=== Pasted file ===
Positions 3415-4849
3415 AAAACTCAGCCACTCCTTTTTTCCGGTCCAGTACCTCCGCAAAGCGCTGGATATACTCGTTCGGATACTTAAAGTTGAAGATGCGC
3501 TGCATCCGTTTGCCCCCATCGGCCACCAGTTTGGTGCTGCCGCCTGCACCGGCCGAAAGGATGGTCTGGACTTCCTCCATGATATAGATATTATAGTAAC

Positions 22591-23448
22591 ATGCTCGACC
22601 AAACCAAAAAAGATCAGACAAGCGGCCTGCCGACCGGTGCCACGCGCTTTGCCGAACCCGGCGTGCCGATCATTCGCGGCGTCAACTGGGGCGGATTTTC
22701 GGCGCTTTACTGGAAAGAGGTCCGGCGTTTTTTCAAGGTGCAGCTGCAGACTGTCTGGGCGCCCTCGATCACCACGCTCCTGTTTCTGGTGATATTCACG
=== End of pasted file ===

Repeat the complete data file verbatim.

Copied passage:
Positions 3415-4849
3415 AAAACTCAGCCACTCCTTTTTTCCGGTCCAGTACCTCCGCAAAGCGCTGGATATACTCGTTCGGATACTTAAAGTTGAAGATGCGC
3501 TGCATCCGTTTGCCCCCATCGGCCACCAGTTTGGTGCTGCCGCCTGCACCGGCCGAAAGGATGGTCTGGACTTCCTCCATGATATAGATATTATAGTAAC

Positions 22591-23448
22591 ATGCTCGACC
22601 AAACCAAAAAAGATCAGACAAGCGGCCTGCCGACCGGTGCCACGCGCTTTGCCGAACCCGGCGTGCCGATCATTCGCGGCGTCAACTGGGGCGGATTTTC
22701 GGCGCTTTACTGGAAAGAGGTCCGGCGTTTTTTCAAGGTGCAGCTGCAGACTGTCTGGGCGCCCTCGATCACCACGCTCCTGTTTCTGGTGATATTCACG